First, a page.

[7th October 2013]
04. The Falling Line
08. The Human Thing
09. L.A. Layer
Whatever qualities may come to mind when thinking about Belgium, it’s probably a safe bet that ferociousness isn’t going to feature highly on that list. Exploding that notion – and placing a pin in another country on Basick Records’ map of world domination to boot – are Antwerp’s Bear, with their second album Noumenon.
Aside from any minor geographical incongruities, Bear do live up to their name and have delivered a snarling, rampaging beast of an album. The band combine Fear Factory-esque jackhammer riffing and Vision Of Disorder’s hardcore energy with Meshuggah’s guitar tones and pitch bends, and round off the sound with a sense of groove sometimes reminiscent of Korn when they were still young and vital. It is a potent, visceral cocktail of sound.
Album opener “Boxer” sets the tone for much of the thirty five minute run-time, with frantic verses giving way to a mid-paced, chorus packing a hook big enough to catch a killer whale. The formula comes together with devastating effect on lead single “Rain”, with its jerking, stop-start riffery. “Aconite” also sees the introduction of some almost psychedelic, Alice In Chains-esque atmospherics to the mix.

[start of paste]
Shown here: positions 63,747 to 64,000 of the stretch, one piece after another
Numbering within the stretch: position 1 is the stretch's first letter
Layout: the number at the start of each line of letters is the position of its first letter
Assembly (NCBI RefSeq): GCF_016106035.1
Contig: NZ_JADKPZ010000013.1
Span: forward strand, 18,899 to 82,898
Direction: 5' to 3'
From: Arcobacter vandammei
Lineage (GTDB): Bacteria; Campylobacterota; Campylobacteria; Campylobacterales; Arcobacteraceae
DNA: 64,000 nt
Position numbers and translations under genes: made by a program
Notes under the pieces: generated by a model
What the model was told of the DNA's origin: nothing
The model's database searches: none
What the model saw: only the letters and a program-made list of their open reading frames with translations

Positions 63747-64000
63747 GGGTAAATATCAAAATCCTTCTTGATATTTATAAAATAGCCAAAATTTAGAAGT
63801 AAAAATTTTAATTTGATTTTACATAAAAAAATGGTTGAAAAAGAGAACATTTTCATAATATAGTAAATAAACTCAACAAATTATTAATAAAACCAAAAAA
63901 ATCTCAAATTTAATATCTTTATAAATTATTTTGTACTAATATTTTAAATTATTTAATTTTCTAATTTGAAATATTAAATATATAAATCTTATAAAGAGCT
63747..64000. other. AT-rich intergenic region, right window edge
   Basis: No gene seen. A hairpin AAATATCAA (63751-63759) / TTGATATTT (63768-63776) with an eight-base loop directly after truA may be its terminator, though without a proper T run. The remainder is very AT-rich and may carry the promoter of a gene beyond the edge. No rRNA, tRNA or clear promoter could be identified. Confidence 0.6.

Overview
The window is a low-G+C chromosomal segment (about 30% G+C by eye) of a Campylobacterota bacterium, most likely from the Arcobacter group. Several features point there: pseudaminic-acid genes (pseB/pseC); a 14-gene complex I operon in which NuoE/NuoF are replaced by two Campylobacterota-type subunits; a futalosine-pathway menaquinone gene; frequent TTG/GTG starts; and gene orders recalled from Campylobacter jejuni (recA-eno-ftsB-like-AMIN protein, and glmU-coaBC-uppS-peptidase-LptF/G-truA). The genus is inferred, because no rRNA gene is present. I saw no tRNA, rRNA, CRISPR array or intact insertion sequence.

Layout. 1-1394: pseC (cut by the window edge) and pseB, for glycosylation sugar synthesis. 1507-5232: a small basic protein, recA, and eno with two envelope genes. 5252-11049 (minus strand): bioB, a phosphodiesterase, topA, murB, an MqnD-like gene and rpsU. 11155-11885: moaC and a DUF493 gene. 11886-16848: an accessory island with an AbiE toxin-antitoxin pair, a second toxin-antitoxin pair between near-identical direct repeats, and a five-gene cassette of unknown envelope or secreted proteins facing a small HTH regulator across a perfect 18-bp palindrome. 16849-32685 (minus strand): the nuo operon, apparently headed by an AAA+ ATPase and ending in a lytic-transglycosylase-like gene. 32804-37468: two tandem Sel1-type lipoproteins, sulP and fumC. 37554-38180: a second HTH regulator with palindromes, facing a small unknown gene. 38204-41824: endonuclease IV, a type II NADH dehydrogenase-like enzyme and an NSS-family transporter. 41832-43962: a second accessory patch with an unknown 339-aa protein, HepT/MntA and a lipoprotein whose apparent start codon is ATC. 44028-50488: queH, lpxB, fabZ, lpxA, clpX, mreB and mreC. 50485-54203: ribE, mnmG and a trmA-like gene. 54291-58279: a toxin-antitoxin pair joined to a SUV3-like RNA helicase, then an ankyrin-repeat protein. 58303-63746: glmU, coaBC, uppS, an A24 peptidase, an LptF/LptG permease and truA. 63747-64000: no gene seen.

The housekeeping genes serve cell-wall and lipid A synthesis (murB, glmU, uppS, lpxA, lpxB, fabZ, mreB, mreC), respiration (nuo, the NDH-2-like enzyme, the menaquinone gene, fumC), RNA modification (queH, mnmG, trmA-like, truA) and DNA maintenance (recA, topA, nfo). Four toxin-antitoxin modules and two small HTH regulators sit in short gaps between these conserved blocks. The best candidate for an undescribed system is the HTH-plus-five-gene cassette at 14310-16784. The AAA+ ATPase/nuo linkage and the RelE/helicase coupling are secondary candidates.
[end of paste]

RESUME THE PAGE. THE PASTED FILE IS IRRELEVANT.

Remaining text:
The word “Noumenon” was used by philosopher Immanuel Kant, in his book The Critique of Pure Reason as a name for a metaphysical phenomenon which cannot be directly experienced. Or something like that. I tried to understand the concept more fully, and the attempt gave me a nosebleed. But, nevertheless, it is an indicator that there’s somewhat more to Bear than just unthinking bludgeoning. The gatefold CD packaging artwork heavily features stylised cross-sections of brains, and vocalist Maarten’s lyrics have an introspective, philosophical flavour throughout.
This cerebral approach extends out into the instrumentation. The grooves are immediate without being obvious, and stuffed with deft little touches – a snatched note here, a dash of fretboard wizardry there and some truly gut-wrenching pace changes – all of which add up to make Noumenon an engaging listen throughout.
Noumenon firmly establishes Bear as a force to be reckoned with. It showcases a clearly talented band, and one that has probably still got a surprise or two up their collective sleeves for the future. It is a lean, focused album with no filler and plenty of twists and turns. It’s also pretty refreshing to hear that the band haven’t succumbed to the common temptation of sticking in a couple of superfluous short ‘interlude’ tracks to pad it out. Noumenon is simply ten shitkicking tunes, with no messing about.
The bottom line is equally straightforward. Bear introduce enough interesting elements of their own to stand apart from the pack in the increasingly crowded djentsphere. Noumenon is a thrilling, white-knuckle ride of an album with brain and brawn in equal measure. With European touring a distinct possibility for the near future, now is an excellent opportunity to get acquainted with these tracks before Bear come to savage a venue near you.